A biodegradable cigarette filter made from all-natural materials could make a huge impact on the amount and type of litter associated with smoking, which is currently quite significant.
It’s estimated that some 5 trillion cigarette butts end up as litter every year, and because most of them are made with synthetic materials that are resistant to degradation, these butts can take up to 15 years to break down in a natural environment.
In fact, a study of 25 years of data on coastal cleanup efforts found that cigarettes and cigarette butts make up over 30% of the litter, which is more than twice as much as any other category of litter. And not only do the butts end up polluting the soil and the water, which has an environmental toll, the cleanup costs for this cigarette litter adds up to quite a bit of money that could be well spent elsewhere.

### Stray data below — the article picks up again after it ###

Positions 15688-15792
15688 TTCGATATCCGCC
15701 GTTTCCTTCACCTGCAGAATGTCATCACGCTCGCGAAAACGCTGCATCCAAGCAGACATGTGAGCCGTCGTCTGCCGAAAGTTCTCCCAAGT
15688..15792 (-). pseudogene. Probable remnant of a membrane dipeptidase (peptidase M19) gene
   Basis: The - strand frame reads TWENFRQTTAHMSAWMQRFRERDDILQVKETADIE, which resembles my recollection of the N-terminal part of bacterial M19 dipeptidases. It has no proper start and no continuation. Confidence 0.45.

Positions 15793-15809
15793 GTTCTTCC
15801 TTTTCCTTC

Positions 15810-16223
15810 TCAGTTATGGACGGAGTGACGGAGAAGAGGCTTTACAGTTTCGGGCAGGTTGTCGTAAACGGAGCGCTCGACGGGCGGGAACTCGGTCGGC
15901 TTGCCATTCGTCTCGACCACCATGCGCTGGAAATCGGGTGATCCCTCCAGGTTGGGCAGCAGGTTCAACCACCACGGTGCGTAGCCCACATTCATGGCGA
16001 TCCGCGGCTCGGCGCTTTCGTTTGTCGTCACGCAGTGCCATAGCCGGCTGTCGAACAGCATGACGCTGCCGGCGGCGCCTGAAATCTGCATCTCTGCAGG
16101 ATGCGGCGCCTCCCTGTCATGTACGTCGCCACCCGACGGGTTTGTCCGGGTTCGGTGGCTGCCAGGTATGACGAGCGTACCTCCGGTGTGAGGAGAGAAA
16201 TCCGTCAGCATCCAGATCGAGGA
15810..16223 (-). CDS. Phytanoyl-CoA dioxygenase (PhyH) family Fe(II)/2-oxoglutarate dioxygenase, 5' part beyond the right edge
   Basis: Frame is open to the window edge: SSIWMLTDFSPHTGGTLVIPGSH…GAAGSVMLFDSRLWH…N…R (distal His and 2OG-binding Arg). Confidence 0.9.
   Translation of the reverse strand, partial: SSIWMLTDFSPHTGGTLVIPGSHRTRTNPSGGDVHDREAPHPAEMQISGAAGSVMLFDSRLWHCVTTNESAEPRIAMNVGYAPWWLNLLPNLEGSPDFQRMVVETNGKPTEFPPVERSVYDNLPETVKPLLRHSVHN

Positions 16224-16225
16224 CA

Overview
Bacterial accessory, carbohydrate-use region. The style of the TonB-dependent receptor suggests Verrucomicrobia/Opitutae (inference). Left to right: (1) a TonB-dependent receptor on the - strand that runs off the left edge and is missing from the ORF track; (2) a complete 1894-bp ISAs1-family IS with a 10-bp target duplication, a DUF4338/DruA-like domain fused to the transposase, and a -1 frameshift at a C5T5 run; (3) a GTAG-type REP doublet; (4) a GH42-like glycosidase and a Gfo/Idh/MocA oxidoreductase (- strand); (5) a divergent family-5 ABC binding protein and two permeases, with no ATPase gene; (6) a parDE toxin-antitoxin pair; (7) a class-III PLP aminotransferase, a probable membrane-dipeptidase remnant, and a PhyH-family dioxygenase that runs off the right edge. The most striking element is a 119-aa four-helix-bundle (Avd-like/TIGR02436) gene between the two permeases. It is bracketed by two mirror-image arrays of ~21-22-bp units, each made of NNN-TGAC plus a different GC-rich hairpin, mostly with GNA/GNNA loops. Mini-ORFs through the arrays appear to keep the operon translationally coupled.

Aside from convincing every smoker to either quit entirely, or to always dispose of their cigarette butts responsibly, there is really only one other alternative, and that is to make cigarette filters from biodegradable materials that can start to break down in just days, not years.
Greenbutts already has a solution for biodegradable cigarette butts, because their filters are made with a blend of natural materials, including flax, hemp, cotton, and a starch-based binder.
It is hoped that these butts, which will start to be available this year to roll-your-own smokers, will also be used by major cigarette manufacturers, so that the impact of smoking litter can be reduced through being biodegradable instead of lasting for years and years as current mono-acetate filters do.